The Real Boy by Anne Ursu: Middle Grade Review


The Real Boy by Anne Ursu

Age Range: 8 – 12 years

Grade Level: 3 – 7

Hardcover: 352 pages

Publisher: Walden Pond Press (September 24, 2013)

Series: None

Genre: Fantasy

Source: Bought

My Rating: 5 of 5 stars

About the Book:

The Real Boy, Anne Ursu’s follow-up to her widely acclaimed and beloved middle-grade fantasy Breadcrumbs, is an unforgettable story of magic, faith, and friendship.

On an island on the edge of an immense sea there is a city, a forest, and a boy named Oscar. Oscar is a shop boy for the most powerful magician in the village, and spends his days in a small room in the dark cellar of his master’s shop grinding herbs and dreaming of the wizards who once lived on the island generations ago. Oscar’s world is small, but he likes it that way. The real world is vast, strange, and unpredictable. And Oscar does not quite fit in it.

But now that world is changing. Children in the city are falling ill, and something sinister lurks in the forest. Oscar has long been content to stay in his small room in the cellar, comforted in the knowledge that the magic that flows from the forest will keep his island safe. Now, even magic may not be enough to save it.

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My Thoughts:

Anne Ursu took one or two aspects from an old story and spun a brand new fairy tale. The Real Boy is about a magician’s hand, Oscar, who doesn’t fit in with everyone else. He’s odd, and he knows it. Through an unexpected friendship with the healer’s apprentice, Oscar begins to unearth secrets about the island he calls home. What he finds changes the way he views magic, and the world, forever.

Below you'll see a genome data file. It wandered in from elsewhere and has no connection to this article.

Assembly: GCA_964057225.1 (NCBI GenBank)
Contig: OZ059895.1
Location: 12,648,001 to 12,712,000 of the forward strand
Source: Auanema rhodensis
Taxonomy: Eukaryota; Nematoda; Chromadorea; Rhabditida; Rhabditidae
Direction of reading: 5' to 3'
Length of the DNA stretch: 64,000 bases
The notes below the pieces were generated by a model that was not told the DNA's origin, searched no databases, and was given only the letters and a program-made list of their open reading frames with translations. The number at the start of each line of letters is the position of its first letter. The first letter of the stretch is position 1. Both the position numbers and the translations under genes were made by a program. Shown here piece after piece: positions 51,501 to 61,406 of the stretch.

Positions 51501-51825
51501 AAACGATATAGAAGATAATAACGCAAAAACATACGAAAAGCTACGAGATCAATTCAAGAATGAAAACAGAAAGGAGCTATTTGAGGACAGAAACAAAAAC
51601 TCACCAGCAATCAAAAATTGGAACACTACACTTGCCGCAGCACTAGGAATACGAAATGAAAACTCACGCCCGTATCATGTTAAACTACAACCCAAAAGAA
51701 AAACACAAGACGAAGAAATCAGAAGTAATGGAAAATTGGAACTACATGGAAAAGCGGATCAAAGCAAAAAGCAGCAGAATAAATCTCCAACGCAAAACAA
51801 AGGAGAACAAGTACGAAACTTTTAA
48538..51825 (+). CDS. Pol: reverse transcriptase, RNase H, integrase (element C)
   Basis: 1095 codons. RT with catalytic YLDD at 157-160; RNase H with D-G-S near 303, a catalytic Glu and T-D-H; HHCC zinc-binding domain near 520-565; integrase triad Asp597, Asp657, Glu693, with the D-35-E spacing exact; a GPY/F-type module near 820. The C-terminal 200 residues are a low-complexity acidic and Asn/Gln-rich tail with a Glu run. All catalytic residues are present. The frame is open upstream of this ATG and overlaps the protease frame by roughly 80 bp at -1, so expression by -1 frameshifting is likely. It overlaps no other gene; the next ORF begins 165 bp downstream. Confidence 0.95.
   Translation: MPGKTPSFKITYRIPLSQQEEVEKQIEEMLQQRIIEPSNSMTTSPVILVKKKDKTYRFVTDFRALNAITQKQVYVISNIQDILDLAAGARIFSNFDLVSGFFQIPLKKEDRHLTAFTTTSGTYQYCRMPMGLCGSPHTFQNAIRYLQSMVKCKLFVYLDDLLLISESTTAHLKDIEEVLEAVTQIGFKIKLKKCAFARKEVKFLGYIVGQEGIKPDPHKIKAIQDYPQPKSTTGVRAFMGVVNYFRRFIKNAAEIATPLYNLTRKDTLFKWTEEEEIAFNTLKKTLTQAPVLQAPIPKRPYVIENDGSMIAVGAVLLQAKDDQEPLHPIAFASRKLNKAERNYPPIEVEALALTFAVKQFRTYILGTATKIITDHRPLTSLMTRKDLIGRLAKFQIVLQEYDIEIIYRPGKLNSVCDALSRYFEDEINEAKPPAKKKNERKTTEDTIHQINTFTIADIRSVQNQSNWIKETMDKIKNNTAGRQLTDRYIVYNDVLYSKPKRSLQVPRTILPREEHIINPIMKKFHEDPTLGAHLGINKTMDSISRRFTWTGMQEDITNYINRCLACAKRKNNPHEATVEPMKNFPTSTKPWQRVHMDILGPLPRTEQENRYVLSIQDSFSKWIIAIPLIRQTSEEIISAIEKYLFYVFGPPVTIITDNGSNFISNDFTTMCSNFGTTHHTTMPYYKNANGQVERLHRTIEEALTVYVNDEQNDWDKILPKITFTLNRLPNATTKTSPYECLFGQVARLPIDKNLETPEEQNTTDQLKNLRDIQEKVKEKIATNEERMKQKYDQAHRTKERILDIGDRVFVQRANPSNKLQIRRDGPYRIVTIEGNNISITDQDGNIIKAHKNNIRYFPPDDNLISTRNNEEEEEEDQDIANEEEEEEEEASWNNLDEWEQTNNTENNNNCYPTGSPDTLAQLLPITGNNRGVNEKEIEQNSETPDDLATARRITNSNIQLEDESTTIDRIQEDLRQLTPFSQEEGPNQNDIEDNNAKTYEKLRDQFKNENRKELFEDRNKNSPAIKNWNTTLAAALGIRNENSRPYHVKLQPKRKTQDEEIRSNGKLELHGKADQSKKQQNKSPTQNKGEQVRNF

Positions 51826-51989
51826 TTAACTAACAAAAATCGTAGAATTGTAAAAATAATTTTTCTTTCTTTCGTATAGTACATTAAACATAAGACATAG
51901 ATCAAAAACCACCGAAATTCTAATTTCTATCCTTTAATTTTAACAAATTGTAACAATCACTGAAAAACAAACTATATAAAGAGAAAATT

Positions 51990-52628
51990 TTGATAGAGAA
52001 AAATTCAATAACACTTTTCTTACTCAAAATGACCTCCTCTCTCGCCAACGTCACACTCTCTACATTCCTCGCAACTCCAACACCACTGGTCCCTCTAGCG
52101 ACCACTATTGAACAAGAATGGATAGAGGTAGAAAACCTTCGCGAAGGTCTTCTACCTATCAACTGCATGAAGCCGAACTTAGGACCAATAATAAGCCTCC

Magic, something that started out so beautiful, turned ugly in the face of greed and selfishness. Disrespect for magic’s power and disregard of ancestral warnings are among the many pitfalls of the magic smiths. Ursu gives us a cautionary tale to never let a hunger for wealth, fame, knowledge, power, or anything else, override what you know in your heart to be right.

Ursu’s heartfelt novel is beautifully crafted. Adults may enjoy the book more than children, but either way, it’s a wonderful story with a great message.

Content: A couple of scary scenes/fantasy violence, but I consider this clean.


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  • Reply
    Adriana Garcia
    March 13, 2014 at 9:32 pm

    Did it get too dark for you? Is that why you mentioned adults will like it better than children?
    I really liked Breadcrumbs but there was something about how it ended that I didn't like.
    It's great that you rated this so high because it gives me hope that it's even more amazing than Breadcrumbs and I could have hoped for.

    • Reply
      March 14, 2014 at 12:32 am

      Parts of it were pretty dark, but that's not why I thought adults might like it more. It had the feel of a book for an older audience. The way it was written really appealed to me, but I can't be positive it would appeal to kids. Am I making any sense? 😉

  • Reply
    Tressa S
    March 14, 2014 at 8:27 pm

    This sounds fabulous! I'll have to think about getting this for my nephew or son.

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